Sales at Geox fell 2.2% to €720m ($781.2m) in 2023, which the company attributed to “planned optimisation” of its network and “particularly unfavourable market conditions” in the second half of FY23.

Geox’s chairman and founder Mario Moretti Polegato said that FY23 was “an extremely challenging year” for the company. He said the year was defined by “strong uncertainty arising from the complex macroeconomic framework that directly affected our target market.”.

Polegato added: “Therefore, FY23 looks like a year of stabilisation after the strong increases recorded in the previous two years with sales slightly down from the previous year -2.2% defined at current exchange rates, while, revenues, defined at constant exchange rates up 0.3%.”

CEO departs amid FY23 results

Geox also announced a “mutual separation agreement” with its CEO Libralesso and announced his replacement. Libralesso stood down as CEO on 1 March and will leave Geox on 31 March 2024.

Geox’s new CEO Mistron joins the company after a 25-year career with Italian eyewear conglomerate Luxottica. He is said to have expertise in operations and supply chains.

Mistron said in a statement: “I would like to thank the president and the entire board of directors for the trust they have placed in me and I am honoured to accept this new professional challenge.”

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Key results for Geox in FY23

  • Total sales of €720m, down 2.2% compared to FY2022 at current exchange rates
  • Q4 2023 results were below Q4 2022, with total sales of €138m, down 17.3% at current exchange rates
  • Apparel took up a slightly larger share of Geox’s business in 2023, taking up 10.1% of its total sales, up from 9.9% in 2022.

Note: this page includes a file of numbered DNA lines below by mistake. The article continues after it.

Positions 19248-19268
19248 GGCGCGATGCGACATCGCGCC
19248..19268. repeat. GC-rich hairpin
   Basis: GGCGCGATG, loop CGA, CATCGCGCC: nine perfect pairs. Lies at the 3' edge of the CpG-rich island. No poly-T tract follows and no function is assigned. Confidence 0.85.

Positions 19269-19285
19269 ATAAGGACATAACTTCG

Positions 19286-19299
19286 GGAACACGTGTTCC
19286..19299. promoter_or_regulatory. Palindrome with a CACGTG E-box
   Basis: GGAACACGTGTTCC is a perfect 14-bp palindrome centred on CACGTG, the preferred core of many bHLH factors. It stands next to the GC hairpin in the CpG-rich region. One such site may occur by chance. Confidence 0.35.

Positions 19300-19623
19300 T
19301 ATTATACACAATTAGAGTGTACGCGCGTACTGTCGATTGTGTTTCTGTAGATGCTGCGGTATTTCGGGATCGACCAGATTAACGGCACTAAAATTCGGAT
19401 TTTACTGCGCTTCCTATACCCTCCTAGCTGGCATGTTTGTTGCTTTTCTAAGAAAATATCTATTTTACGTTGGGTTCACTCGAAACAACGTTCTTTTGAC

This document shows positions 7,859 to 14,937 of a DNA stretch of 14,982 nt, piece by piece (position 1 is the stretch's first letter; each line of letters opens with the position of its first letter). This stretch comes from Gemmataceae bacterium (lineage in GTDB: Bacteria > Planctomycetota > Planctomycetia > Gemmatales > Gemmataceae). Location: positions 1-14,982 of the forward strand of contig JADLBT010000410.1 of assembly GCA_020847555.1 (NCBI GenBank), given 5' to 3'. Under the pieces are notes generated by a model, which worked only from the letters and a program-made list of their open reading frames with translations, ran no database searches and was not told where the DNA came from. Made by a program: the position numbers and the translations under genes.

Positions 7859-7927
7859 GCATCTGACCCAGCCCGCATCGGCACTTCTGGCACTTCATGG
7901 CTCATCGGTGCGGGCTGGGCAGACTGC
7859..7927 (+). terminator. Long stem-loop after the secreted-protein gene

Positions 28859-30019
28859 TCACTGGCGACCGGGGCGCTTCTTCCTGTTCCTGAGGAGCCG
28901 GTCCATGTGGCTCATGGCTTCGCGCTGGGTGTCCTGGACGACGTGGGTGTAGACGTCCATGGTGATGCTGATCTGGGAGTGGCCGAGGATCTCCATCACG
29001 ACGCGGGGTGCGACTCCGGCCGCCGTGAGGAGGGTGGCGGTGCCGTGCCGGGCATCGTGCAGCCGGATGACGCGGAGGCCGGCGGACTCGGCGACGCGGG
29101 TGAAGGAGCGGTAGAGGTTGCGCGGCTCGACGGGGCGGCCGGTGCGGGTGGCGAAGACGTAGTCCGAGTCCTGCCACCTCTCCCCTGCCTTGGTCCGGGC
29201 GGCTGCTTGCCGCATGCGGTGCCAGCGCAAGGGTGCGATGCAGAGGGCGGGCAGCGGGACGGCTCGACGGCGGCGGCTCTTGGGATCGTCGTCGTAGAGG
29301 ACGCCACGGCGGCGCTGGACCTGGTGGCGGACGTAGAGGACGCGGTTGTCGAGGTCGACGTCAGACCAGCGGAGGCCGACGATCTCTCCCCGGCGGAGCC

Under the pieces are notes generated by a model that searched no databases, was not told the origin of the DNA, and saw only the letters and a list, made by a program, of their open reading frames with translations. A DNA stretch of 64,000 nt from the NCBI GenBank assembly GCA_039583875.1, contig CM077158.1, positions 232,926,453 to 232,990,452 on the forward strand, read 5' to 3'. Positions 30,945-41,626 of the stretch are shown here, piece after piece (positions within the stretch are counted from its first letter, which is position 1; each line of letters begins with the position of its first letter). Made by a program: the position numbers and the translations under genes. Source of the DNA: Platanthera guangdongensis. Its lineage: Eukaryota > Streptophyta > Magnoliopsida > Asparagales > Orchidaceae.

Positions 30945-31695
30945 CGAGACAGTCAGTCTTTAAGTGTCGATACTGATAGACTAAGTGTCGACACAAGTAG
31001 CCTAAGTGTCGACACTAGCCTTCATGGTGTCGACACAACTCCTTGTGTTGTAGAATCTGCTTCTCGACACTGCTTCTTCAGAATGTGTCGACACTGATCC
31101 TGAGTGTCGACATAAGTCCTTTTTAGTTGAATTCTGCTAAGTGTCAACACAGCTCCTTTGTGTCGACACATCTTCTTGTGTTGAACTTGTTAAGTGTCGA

Wholesales, which accounted for 51.7% of overall sales, totalled €371.8m, up 0.6% at current exchange rates.

Geox’s franchise business accounted for 8.4% of sales, which was a slight decline. Franchises attracted a total of €60.2m in sales, down 5.3% after a decline in the total number of stores from 294 in 2022 to 280 in 2023.

Directly-owned stores, which account for 40% of Geox’s sales also declined in 2023. Sales totalled €287.5m, down 4.9% at current exchange rates. Comparable sales increased 3.7%, as Geox reported “positive results” in physical store sales as well as its online channels.

Polegato added: “Despite the difficulties faced in approaching a market that is increasingly complex and characterised by consequent changes in consumption habits, the group, thanks to the careful and profound process of rationalisation of non-profitable activities and the streamlining of the cost base, has managed to increase its operating margin both in absolute and relative terms, from an EBIT of €4.3m (0.6% of sales) in 2022 to €15.6m (or 2.2% of sales).

What next for Geox?

Geox’s Polegato also pointed out the complexity and uncertainty observed in all of its major markets has persisted even in the first months of the financial year 2024, and means the company needs to “maintain a prudent approach focused on growth in the most profitable markets.”

Geox highlighted that ongoing conflicts in Ukraine and the Middle East could have “significant negative effects” on international demand, inflation and increased energy costs in 2024.

FY23 and Q4 2023 have proven tricky for many apparel and footwear brands, as Rocky Brands sales plummeted after what it called a “challenging” year.

German sports giant Puma also reported declining sales in Q4, as an industry expert suggested reduced sportswear demand weighed on its FY23 sales, which rose by just 1.6%.